‘Lead India’ – The Times of India / JWT

This is a campaign developed by JWT India for The Times of India that won a Grand Prix at Cannes in 2008.

I have to say that Lead India is a phenomenal piece of marketing that is touching, poignant and inspirational, as well as achieving the aim of driving mass engagement and participation across a huge cross-section of the Indian population.

The campaign celebrated India’s 60th anniversary as a democracy, and utilised every channel to deliver a truly integrated, interactive experience for the many, many Indians who got involved. It also achieved the aim of generating awareness country-wide and reached every one of India’s 1 billion citizens in one way or another.

 

The Lead India campaign asked every Indian what they would do if they could lead the country, and then created an architecture around the idea including town hall meetings, online applications, video upload sites, SMS voting, reality TV shows, celebrity and political endorsement, and traditional TV & Print executions. This architecture enabled mass participation, and 34,000 Indians actually entered the race to be able to stand in the general elections of 2007, with one winner finally being chosen by the public from a final selection of 8 candidates.

This campaign is a benchmark for truly great marketing, and it’s well worth watching the attached video.

By watching the video, you not only learn about the campaign, but you will also get an understanding of some of the tensions that exist in modern India, a nation that is growing exponentially as a global powerhouse, and has a thriving commercial heartbeat, but that in democratic terms is still young, and continues to experience the pains of adolescence.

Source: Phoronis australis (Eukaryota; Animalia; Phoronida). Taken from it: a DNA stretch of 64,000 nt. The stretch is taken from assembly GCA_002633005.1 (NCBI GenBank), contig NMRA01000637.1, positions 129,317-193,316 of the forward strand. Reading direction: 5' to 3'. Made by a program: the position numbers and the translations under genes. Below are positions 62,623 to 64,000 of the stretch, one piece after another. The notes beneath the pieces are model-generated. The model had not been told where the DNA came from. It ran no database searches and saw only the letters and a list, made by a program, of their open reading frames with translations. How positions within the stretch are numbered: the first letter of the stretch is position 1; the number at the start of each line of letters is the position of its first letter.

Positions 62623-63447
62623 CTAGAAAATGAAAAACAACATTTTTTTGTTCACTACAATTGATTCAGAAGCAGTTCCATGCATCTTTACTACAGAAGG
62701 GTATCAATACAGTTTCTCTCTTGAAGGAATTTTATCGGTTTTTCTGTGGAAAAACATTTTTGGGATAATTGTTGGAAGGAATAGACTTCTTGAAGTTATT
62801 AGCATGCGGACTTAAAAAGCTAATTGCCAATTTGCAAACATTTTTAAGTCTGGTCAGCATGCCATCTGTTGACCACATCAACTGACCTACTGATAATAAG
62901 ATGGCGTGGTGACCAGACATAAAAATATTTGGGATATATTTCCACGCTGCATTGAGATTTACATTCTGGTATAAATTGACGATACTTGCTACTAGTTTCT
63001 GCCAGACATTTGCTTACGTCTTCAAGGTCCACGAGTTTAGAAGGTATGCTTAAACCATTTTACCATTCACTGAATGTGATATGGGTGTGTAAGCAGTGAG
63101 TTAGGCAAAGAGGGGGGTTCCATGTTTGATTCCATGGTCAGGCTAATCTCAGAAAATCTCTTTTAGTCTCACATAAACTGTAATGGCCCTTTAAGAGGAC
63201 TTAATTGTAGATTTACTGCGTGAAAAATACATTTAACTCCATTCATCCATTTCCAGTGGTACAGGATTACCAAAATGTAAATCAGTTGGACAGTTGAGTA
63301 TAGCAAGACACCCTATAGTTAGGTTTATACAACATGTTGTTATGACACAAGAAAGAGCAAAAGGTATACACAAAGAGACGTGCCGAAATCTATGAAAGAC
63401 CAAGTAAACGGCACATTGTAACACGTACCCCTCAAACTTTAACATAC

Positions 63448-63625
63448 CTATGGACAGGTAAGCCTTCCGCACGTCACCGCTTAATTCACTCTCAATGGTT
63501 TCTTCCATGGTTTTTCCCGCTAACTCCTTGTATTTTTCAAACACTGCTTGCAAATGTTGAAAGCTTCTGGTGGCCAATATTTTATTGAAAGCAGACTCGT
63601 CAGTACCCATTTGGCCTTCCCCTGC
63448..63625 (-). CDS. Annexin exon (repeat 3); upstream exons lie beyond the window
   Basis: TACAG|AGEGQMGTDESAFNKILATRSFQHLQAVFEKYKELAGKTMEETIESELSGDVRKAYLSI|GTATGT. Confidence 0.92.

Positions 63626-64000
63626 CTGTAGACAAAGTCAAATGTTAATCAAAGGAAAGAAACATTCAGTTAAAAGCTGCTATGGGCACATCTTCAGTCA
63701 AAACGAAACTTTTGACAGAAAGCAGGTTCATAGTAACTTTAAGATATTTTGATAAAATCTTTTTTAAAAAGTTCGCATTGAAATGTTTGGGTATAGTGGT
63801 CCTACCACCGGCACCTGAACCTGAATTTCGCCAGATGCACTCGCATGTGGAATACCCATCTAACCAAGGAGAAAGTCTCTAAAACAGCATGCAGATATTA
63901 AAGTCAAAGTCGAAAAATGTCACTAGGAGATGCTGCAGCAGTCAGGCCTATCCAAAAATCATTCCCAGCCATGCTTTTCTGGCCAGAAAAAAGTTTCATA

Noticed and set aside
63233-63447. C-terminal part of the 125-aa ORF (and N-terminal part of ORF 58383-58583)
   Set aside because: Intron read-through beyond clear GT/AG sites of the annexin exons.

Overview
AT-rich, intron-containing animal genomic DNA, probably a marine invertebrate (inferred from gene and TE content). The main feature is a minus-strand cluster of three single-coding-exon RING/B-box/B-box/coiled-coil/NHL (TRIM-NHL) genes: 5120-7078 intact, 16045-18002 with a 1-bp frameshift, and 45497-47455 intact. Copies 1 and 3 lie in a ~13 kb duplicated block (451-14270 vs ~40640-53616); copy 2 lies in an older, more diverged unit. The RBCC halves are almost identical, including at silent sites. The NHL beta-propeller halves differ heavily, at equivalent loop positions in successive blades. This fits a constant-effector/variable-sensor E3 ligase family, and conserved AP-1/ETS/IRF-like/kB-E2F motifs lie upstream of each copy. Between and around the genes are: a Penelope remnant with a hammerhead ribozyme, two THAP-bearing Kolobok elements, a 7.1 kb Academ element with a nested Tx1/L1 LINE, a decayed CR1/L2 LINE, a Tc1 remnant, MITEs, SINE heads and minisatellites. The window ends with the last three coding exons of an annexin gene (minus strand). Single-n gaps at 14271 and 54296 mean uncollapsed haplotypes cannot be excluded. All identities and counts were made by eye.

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5 Responses to “‘Lead India’ – The Times of India / JWT”

  1. tomallen22 Says:

    Really interesting, and an insight into India that we rarely get here

  2. Robin Says:

    One appalling cliched sound-bite per minute, not helped by the “probably the best lager in the world” voice over. This may or may not have have reached the staggering proportion of the population claimed, but I doubt that it has touched it.

  3. nicka77 Says:

    Robbo – you may or may not be right – the supposed worthiness of the campaign certainly divided opinion in India – but it was staggeringly successful and did engage huge amounts of people – that is not in doubt. Also, what seems cliched in London may not be cliched in developing markets.

    • Robin Says:

      Hey Nick – There is that! Of course my view on this is remote from the actual experience, but I do think throughout the world we need to be careful not to confuse the conviction of democracy with the celebrity of Pop Idol. It’s all great stuff from you so far and being kept so up-to-date with all your activities (well, maybe not all!) through the various channels feels almost like stalking. Loved the piece on Mumbai and also the retro on your New York visit, which I’ll bet seems ages ago already. I guess you’re moving on from Mumbai soon, so looking forward to the next instalment. I’ll keep the comments coming – for better or worse!! Take care.

  4. nicka77 Says:

    Robbo – all opinions are totally valid and more than welcome – glad you’re enjoying the updates – even if it is quite voyeuristic – am loving writing the pieces and getting the pics and vids up – working on my Mumbai video now – heading to Goa for a week on Sat – chill out time!!! speak soon x

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